I suggest that you try a very child-friendly method, such as Piano by Number, to start your homeschool piano program. Any method that does not confuse the child will work.
Remember that your first objective is to get your child interested in the piano and music in general, not unearth historic talent and make them achieve greatness with it.
First recognize that the old method of forced practice doesn’t work, unless you’re starting with Beethoven in the first place (Beethoven was forced to practice by an evil father.) What this means is that only a once-every-two-centuries genius like Beethoven could stand and survive forced practicing, so don’t expect it of your child. Allow them the room and time to demonstrate their own brand of interest.
In the long run you’ll do better to let the structure be rather loose at first.
Before you ever touch the piano you should begin by playing CDs of famous pianists. You can get rather long excerpts of classical CDs at amazon.com. Just go to amazon and search, for example, “Vladimir Horowitz,” and you will find dozens of CDs with audio samples.
You need to set the mood that only classical piano music (or something meditative) can set, thoughtful, quiet, yet full of life. Sit and listen to the CDs if you have them. Most kids will appreciate the chance to sit quietly with you at a special time where you can both listen and not be distracted. It could be another style, jazz or pop, I’m just suggesting that as an introduction, something thoughtful might be appropriate.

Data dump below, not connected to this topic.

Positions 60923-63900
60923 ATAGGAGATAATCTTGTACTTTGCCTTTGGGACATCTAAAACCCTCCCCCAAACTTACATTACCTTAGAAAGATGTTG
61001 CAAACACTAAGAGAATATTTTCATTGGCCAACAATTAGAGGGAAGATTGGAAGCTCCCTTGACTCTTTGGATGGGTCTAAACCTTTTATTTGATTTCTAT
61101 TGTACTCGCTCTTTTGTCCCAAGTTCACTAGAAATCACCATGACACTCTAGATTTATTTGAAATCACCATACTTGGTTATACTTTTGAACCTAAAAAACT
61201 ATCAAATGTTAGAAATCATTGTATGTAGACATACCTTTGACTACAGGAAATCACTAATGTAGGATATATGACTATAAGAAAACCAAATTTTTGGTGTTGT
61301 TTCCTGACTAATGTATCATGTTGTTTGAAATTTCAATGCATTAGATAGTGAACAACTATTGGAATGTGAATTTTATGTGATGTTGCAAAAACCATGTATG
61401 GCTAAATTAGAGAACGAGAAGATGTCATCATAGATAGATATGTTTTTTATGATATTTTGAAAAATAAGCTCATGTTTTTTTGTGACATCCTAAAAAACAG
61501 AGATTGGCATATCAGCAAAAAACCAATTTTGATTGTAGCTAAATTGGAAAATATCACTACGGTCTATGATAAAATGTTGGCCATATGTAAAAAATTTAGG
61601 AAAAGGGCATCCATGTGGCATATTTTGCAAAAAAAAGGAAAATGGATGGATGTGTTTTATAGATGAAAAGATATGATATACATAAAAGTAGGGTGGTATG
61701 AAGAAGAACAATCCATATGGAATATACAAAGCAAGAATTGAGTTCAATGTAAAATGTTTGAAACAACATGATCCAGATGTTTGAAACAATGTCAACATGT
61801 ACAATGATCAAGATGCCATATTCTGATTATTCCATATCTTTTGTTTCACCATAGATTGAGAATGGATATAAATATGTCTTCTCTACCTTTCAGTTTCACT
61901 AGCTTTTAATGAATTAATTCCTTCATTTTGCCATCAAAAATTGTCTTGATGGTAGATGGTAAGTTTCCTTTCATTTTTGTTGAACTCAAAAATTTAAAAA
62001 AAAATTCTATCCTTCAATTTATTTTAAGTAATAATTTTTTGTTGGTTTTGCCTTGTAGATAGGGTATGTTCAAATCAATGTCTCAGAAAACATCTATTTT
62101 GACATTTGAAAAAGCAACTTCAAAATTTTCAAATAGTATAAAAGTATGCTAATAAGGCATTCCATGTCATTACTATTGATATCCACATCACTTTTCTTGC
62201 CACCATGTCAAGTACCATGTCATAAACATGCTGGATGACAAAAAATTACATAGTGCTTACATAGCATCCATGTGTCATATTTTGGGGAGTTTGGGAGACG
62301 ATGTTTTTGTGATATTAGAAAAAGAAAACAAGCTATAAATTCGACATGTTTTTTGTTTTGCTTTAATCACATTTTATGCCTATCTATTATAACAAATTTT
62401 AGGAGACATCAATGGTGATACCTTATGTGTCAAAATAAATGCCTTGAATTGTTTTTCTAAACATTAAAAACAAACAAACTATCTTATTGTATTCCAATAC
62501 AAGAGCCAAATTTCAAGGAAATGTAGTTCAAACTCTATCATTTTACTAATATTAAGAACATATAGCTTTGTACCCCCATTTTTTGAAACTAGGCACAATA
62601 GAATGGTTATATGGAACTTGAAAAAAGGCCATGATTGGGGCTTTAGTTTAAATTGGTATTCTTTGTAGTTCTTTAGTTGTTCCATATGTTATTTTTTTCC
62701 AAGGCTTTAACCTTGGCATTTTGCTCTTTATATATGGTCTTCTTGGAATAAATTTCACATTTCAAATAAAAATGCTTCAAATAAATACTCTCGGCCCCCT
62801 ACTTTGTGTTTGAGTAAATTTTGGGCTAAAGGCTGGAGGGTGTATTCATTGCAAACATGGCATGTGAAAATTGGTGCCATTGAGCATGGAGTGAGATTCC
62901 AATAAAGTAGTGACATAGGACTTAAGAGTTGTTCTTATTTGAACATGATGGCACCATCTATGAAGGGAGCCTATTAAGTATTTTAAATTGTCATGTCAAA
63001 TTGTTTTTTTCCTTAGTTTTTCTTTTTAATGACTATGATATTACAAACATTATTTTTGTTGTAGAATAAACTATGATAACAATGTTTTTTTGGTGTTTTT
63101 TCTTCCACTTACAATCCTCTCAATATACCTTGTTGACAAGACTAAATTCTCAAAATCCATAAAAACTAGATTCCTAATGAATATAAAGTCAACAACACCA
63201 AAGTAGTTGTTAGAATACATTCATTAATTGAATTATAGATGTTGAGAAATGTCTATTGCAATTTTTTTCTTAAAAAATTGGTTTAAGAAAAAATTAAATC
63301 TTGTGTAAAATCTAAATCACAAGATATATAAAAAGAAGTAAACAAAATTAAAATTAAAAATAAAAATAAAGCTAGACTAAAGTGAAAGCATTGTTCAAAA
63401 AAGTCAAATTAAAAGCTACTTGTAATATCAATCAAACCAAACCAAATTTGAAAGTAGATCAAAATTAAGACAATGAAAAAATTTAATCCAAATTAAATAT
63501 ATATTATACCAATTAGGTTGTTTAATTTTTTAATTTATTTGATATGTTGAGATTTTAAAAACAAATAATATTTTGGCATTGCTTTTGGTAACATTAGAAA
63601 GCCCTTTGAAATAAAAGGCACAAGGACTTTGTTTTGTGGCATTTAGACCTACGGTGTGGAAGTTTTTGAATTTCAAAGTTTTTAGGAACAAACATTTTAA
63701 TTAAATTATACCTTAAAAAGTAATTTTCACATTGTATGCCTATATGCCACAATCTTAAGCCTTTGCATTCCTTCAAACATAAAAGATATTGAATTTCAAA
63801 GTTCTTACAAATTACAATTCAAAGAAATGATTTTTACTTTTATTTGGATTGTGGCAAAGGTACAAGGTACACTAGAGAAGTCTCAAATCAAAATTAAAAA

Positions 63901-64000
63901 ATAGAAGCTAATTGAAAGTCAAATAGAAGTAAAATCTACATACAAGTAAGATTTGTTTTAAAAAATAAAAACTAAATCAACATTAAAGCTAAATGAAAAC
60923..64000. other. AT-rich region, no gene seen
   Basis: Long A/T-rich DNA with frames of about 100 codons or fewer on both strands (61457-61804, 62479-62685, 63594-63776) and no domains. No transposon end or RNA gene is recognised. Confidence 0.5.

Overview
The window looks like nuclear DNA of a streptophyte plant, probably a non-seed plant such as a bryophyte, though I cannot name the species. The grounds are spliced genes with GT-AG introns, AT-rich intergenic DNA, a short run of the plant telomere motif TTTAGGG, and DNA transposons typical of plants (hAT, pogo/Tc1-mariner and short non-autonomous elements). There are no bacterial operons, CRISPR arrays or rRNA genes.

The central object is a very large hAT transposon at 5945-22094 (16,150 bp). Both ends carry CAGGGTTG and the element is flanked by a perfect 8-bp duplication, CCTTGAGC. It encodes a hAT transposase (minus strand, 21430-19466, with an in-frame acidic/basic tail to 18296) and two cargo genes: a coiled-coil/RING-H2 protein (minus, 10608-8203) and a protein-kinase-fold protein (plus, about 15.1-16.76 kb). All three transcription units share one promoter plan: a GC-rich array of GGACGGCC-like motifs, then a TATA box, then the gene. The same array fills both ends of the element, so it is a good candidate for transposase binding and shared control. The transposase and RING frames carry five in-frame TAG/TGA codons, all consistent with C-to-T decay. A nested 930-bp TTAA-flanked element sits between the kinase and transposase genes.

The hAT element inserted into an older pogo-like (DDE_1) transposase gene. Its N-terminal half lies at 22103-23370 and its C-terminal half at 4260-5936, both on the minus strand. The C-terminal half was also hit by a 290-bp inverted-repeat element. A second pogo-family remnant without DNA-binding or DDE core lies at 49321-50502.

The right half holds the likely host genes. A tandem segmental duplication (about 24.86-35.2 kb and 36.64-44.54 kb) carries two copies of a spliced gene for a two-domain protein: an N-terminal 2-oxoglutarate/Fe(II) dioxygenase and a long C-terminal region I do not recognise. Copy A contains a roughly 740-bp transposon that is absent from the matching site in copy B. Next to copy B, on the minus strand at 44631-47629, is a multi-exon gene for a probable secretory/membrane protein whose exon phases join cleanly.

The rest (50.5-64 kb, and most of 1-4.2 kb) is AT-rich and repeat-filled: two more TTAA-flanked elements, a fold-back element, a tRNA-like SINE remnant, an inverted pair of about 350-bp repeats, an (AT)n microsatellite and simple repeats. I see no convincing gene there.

If you can find a real piano for your lessons, it is better than an electronic one, but if that is all you have it will do just fine.
Put the instrument at the center of attention, like the living room or family room, or a room that has the greatest amount of people traveling through it. The reason for this is that kids will play little bits of songs as they pass by, a habit you want to encourage. I’ve seen the greatest success with families that put the piano in the kitchen, or an adjoining type of room, where everybody always goes.
Don’t make the piano be put aside in some special room where the child must go and practice. All children respond to the idea of a piano as a piece of “social furniture,” a box that makes pleasant sounds and is sought out like a toy. Kids want to show you what they can do with the piano, that’s why they offer to play it for you. They want to make you proud more than anything.
Your first objective is to turn your child into a “tinkerer,” as I call it, a child who likes to fool around with the patterns found in the piano keys.
This casual interest in the beginning will turn into major engagement with time, so allow the magic to happen.
One way to make sure that it begins is to try it yourself. Go to the piano and try to play a song from an easy method such a Piano by Number, which anyone can do with no musical training or talent at all.
If your child sees you struggling to make music but enjoying it, they will try. One of the best things about this method is the parent’s report that their child is teaching them, the parents.
Nothing makes a child feel prouder than to be allowed, if only for a moment, to become the teacher, and show their knowledge.
Once the child has decided that the piano is not so very hard, they will give it a try. It may take several months, but let them have this space to learn “Jingle Bells” and “Scooby Doo,” and a dozen more songs by ear, without the worry of juggling all the elements that necessarily go into beginning piano lessons and starting to read music.
You’ll get a thousand times further by engaging the sincere interest of your child, on any level, before you go much deeper into the piano.
An enthusiastic start leads to further interest at the piano.
By John Aschenbrenner Copyright 2010 Walden Pond Press All Rights Reserved
See also WHAT IS A GOOD AGE TO START PIANO LESSONS
See also SO YOU WANT TO BE A PIANO TEACHER
See also FINDING A CHILD'S PIANO COMFORT ZONE
See also DISGUISING REPETITION IN KID'S PIANO LESSONS
See also WHY CHILDREN NEED FREEDOM TO LEARN PIANO